How to Get Organized for Dinner: Part 2 – Meal Prep

We’re on a mission to simplify family dinner and today’s post is all about setting yourself up for success by meal prepping.

If you thought a meal plan was the same thing as meal prep, don’t worry, most people confuse the two life hacks, and truthfully, you need one to do the other. Your meal plan outlines meals and helps organize your grocery haul for the week, but your meal prep is the pre-processing of those groceries into ready-to-go elements for dishes throughout the week.

If you are able to put in an hour or two of meal prep after you bring the groceries in, your life will change. You’ll be two steps closer to getting a wholesome meal on the table on a busy weeknight, because you will a) already have decided what to make, and b) have prepared a portion of the meal in advance.

Read on for a clearer explanation about this gift to your future self, as well as a list of some of my favourite meal prep foods and recipes.

Here’s an example of how meal prep can ease your week:

On the same day that you shop for groceries, set aside an hour or two for kitchen work. Instead of shelving everything in the pantry and fridge, you work on a bit of advance preparation for those recipes in your week’s meal plan.

Perhaps you wash and dry lettuce, whisk up a salad dressing and make croutons for a Caesar salad. You cook off quinoa for a salad, and chop vegetables for a stir fry.  Next you make a batch of pesto for Friday night pizza, and grate the cheese while you’re at it. You get a batch of cookie dough in the fridge, wash grapes for lunches and toast a big tray of nuts for snacking. If you’re feeling like you want to keep going, make Bircher Muesli or chia pudding for breakfasts.

Before you know it, you’ve got the building blocks for a handful of meals later in the week – not just dinner, but breakfast and school lunches, too.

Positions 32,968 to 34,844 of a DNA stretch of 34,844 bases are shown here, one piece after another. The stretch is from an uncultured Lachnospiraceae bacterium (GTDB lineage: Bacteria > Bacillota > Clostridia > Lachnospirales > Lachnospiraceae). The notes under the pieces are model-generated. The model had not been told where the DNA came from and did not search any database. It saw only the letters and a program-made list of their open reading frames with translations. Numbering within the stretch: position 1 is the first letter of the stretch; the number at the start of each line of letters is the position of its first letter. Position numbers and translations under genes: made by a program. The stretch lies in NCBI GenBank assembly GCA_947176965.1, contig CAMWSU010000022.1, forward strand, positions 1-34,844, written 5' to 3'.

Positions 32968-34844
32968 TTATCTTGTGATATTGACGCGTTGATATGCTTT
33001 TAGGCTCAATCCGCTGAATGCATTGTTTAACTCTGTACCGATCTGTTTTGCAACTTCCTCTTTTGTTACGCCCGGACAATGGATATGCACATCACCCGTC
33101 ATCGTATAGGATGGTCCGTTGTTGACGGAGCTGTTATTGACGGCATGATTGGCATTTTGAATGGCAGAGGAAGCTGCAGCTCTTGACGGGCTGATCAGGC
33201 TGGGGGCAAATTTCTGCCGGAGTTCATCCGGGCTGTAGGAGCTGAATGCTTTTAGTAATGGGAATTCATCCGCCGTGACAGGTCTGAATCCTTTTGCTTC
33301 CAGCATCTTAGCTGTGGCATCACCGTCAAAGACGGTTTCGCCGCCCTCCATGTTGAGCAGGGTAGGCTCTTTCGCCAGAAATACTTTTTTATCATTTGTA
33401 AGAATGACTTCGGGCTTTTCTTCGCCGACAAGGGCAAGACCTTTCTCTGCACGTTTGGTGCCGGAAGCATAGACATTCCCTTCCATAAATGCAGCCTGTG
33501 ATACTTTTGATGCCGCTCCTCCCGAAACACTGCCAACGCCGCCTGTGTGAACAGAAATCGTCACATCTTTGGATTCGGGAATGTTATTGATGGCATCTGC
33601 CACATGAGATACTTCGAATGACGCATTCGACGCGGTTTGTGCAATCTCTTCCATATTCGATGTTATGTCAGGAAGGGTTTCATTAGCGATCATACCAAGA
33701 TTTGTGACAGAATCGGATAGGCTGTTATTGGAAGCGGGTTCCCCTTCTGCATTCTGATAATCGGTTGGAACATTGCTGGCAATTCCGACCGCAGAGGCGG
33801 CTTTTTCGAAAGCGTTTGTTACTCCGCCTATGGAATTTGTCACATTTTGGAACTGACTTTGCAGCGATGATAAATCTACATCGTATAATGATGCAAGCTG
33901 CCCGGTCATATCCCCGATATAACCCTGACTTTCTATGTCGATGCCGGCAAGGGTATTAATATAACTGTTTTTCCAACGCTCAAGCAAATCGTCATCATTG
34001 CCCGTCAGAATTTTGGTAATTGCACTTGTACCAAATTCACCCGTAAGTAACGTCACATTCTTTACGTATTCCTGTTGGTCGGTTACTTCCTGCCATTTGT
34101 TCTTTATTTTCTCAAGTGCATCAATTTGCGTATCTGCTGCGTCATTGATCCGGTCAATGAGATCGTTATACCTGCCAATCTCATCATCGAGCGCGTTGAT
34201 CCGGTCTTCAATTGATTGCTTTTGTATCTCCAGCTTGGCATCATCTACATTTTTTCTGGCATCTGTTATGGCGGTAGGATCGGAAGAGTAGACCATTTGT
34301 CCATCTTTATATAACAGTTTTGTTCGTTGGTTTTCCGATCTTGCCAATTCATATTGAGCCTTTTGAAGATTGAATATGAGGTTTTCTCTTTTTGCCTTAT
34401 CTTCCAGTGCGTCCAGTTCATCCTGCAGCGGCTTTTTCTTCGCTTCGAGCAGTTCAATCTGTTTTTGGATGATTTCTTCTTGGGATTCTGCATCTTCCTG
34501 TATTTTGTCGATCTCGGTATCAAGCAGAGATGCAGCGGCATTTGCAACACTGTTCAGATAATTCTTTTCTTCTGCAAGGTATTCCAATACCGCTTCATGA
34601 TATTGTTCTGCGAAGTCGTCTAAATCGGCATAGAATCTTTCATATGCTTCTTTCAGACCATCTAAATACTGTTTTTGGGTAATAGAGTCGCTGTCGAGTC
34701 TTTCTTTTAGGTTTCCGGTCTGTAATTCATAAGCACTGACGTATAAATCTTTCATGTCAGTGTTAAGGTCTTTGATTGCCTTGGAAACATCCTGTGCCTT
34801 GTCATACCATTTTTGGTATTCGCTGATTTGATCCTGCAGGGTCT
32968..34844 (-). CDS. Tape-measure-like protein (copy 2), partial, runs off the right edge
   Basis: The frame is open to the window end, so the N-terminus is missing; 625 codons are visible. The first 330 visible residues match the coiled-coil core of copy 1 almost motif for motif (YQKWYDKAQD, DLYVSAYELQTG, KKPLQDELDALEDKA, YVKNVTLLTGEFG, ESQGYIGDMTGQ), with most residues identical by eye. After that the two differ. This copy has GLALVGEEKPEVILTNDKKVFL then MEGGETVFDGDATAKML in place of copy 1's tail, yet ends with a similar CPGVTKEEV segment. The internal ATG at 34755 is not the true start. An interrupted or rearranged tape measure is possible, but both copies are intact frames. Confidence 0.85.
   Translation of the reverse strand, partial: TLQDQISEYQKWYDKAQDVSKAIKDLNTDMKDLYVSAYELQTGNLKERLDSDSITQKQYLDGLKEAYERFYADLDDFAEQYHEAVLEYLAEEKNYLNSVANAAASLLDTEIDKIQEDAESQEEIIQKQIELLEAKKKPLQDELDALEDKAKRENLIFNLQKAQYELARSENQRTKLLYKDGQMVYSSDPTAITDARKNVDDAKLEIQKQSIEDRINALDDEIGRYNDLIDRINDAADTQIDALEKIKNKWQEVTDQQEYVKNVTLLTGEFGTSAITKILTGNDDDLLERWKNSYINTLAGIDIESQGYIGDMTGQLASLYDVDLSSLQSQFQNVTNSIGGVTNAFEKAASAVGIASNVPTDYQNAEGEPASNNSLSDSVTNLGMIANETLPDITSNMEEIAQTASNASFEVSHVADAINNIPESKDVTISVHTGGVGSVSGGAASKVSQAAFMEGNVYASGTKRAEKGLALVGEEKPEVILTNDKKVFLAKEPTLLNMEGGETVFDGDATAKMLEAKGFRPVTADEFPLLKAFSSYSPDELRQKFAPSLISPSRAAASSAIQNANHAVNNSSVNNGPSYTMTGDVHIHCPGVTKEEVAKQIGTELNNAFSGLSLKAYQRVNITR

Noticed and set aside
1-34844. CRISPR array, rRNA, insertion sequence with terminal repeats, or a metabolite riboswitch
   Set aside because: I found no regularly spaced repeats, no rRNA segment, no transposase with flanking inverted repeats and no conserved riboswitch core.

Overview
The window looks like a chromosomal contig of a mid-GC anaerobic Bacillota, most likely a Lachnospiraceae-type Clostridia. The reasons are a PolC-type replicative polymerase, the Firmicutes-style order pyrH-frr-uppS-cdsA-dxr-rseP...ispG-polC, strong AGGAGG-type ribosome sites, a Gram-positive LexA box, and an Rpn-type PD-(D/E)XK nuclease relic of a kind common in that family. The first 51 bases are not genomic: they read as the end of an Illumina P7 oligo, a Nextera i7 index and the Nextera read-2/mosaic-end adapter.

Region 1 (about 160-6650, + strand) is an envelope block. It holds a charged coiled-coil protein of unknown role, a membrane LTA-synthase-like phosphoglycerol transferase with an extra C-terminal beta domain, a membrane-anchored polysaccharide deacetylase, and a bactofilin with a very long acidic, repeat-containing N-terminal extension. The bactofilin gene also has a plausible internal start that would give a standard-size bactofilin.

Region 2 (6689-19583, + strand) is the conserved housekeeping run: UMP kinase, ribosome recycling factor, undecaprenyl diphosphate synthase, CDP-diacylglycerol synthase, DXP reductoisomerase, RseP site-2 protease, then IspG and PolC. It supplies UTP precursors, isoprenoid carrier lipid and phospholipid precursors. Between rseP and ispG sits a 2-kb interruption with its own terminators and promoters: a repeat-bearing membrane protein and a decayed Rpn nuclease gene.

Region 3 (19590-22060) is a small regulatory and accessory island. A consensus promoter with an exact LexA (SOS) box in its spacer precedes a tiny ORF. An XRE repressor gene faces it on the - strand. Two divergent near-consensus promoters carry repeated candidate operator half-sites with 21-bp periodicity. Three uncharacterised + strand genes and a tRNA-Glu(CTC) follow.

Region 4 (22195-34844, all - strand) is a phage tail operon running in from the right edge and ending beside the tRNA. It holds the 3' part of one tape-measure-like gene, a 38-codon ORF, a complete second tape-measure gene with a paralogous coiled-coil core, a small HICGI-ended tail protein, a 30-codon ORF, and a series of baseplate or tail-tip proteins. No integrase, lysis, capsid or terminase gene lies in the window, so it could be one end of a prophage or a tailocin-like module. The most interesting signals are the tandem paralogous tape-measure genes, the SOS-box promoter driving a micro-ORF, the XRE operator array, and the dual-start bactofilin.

(Side Note: Yes, meal prep is similar to batch cooking. In this series, we’re going to classify batch cooking as preparing whole meals – like trays of enchiladas and lasagna – but we will cover batch cooking in the next post!)

How to Get Organized for Dinner: Part 2 – Meal Prep

1. Start by cleaning out the fridge. Actually, this can happen at the same time as you are making your weekly meal plan, for those multitasking over-achievers.

2. Make your prep list. Turn on the oven, if you’re going to need it for roasting vegetables, then write up a quick list of what you need to do while it is pre heating.

3. Get down to work. Shoo everyone out of the kitchen, plug in a podcast and get busy. Give it an hour, and if you are in a groove, go for two.

4. Stash everything away in jars and clear plastic or glass containers. You want to be able to open the fridge and see at a glance what you have on hand.

Here’s an idea of what can be prepped in advance for an average week.

Condiments – Salad dressing, marinades, pancake syrup, nut/seed butters, hummus, tzatziki, spice blends & rubs.

Grains, Pasta and Legumes – cooked quinoa + farro, rice pilaf, cooked red lentils, cooked beans and chickpeas.

Vegetables – roasted vegetables, fresh crudité, grated carrots, spiralized sweet potato or zucchini, slow-roasted tomatoes, pumpkin puree, washed salad greens.

Fruits – Washed grapes, cubed honeydew melon, sliced cantaloupe, apple chips.

Baking – Muffins, granola bars, cookies, power bites, ricotta pound cake, sweet breads.